Monthly Recurring Revenue (MRR) and Annual Recurring Revenue (ARR) are vital metrics for businesses with subscription-based models, providing a clear view of steady income streams over time. These KPIs allow revenue managers to track the health and stability of the business, forecasting future revenue and aiding in cash flow management. MRR and ARR are indicative of the success of the business's pricing strategies and customer retention efforts. Understanding these metrics helps in identifying trends, planning for growth, and making informed decisions regarding investments and budget allocations. They are essential for evaluating the business's ability to generate and maintain predictable revenue streams, a cornerstone of successful revenue management in subscription-driven industries.

Customer & Revenue Churn Rate (CRR/RCR)

Customer Churn Rate (CRR) and Revenue Churn Rate (RCR) measure the rate at which customers discontinue their business with a company and the rate at which revenue is lost due to customer churn, respectively. These metrics are critical for understanding the impact of customer attrition on total revenue and for identifying underlying issues that may be causing customers to leave. A high churn rate can significantly affect the bottom line, indicating problems with customer satisfaction, product-market fit, or competitive positioning. By closely monitoring CRR and RCR, revenue managers can implement strategies to improve customer retention, enhance the customer experience, and ultimately reduce churn. This focus not only helps in maintaining a stable revenue stream but also in optimizing the cost-efficiency of customer acquisition and retention efforts.

Revenue Management Pricing Strategies

There are several effective revenue management strategies in which the price remains unchanged. We will talk about the prices themselves a little later, but for now, we will focus on equally important tools.

Inventory controls

Before making a hotel room, flight, or other service available, study the situation in the micro market at the moment. Maybe some important events are coming soon, and it would be better to reserve seats for large-scale events first, in order to increase profit and not miss out on profitable customers.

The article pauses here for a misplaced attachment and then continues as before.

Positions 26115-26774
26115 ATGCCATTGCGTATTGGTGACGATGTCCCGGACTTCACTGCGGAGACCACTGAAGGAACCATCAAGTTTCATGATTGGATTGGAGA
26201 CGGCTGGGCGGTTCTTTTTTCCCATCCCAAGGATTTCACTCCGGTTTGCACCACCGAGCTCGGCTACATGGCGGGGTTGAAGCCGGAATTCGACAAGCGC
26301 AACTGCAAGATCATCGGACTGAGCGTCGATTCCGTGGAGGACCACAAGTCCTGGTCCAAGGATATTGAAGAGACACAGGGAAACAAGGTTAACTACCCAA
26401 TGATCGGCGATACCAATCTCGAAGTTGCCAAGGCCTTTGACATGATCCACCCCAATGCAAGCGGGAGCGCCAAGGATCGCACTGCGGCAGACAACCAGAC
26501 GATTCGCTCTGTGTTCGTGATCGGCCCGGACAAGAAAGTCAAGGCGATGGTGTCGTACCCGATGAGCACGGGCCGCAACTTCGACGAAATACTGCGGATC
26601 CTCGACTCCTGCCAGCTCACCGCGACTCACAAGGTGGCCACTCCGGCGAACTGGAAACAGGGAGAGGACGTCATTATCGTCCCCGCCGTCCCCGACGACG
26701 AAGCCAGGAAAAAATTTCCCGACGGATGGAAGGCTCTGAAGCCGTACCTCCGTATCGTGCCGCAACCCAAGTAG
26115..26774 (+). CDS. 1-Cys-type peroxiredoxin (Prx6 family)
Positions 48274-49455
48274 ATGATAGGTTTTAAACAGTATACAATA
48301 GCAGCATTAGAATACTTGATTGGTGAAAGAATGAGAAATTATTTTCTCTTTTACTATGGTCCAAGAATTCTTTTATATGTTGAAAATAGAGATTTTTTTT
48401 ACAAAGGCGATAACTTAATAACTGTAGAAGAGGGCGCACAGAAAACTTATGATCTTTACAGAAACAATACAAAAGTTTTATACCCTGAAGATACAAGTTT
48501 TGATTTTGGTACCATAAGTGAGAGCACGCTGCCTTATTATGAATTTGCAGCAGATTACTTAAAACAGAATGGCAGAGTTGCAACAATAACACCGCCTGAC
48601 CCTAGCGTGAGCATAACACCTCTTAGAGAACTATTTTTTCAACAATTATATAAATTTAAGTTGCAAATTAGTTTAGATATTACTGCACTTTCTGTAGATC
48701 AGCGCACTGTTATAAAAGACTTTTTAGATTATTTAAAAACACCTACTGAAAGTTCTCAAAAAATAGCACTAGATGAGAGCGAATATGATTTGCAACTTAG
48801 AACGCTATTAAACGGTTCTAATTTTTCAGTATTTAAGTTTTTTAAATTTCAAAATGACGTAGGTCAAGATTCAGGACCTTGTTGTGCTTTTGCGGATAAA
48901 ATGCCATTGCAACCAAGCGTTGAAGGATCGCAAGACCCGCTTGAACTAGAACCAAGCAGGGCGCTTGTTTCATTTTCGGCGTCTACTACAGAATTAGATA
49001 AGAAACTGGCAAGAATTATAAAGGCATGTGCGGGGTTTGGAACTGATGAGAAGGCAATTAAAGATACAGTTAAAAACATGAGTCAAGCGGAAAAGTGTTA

Distribution channel controls

Various aggregators take most of the customer base, and with it a percentage of your income. If you place your offers on third-party sites, then think about exactly how much you are ready to offer. How many seats, rooms, or apartments, and for how long.

Duration controls

Selling the middle night for a one-night stay could make it harder to fill that room on the other two nights. One possible way around this problem is by requiring a minimum length of stay, either around a special event or even all the time.

Married segments

This term is used for airlines, but it can also be applied to any other transportation business. The bottom line is that the two routes are combined and are not sold separately. If there is a shortage of seats on some flight because it is crowded, and in a hub city the subsequent flight is empty, it will be more profitable for companies to sell a ticket to the passenger who chooses a long way (for two flights), instead of the passenger who chooses only one flight to the hub city. Thus, some of the passengers from the first crowded flight will be on the second flight and fill the empty seats.

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Revenue Management Tips

Revenue management is a whole science, and reading one article will not be enough to master this skill. But there are some basic tips on how to manage income.

Continuous learning

Your revenue management strategy can constantly change, and the market itself is constantly changing, so like in any other area, you will always have to stay on top of the latest trends in profit management.

Don't be afraid to experiment

Sometimes the only way to find out the reliability of information is to test it in practice. Don't be afraid to make mistakes; they can serve as a further foundation for successful revenue management


Exchange knowledge and information with other companies and business partners who are engaged in income management. Some information may not be publicly available; it will be distributed only in narrow circles. Such inside information can be especially useful and valuable.

Don't forget about the long term

Many people, when they manage income, focus on profit here and now. This is not bad, but do not forget about where your strategy will lead you in a few years.

Revenue Management System Features

Due to the fact that profit management involves the constant collection of information, there are several functions and metrics that you can use to get a clear picture of the market and demand.

KPI tracking

The RMS that you use is important. If it is a good service, then you will be able to track performance indicators for the revenue manager. You need basic indicators of where you are now and where you have been to build a further strategy.

Competitor pricing